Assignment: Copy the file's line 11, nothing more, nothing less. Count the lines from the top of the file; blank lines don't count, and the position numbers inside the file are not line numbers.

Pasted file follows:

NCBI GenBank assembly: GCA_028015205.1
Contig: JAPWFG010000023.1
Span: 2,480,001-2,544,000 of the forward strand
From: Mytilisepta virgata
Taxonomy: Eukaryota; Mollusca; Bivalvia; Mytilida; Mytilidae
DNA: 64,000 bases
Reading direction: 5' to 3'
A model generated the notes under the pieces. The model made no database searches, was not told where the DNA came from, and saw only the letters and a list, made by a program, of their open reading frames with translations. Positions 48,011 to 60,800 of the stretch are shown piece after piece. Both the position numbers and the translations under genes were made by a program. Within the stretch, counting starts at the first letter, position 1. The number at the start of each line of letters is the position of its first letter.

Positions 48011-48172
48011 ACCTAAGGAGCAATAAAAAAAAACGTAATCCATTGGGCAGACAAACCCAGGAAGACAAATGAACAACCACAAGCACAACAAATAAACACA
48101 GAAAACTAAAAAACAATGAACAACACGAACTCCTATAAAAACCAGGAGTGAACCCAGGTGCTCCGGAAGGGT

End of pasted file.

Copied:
48101 GAAAACTAAAAAACAATGAACAACACGAACTCCTATAAAAACCAGGAGTGAACCCAGGTGCTCCGGAAGGGT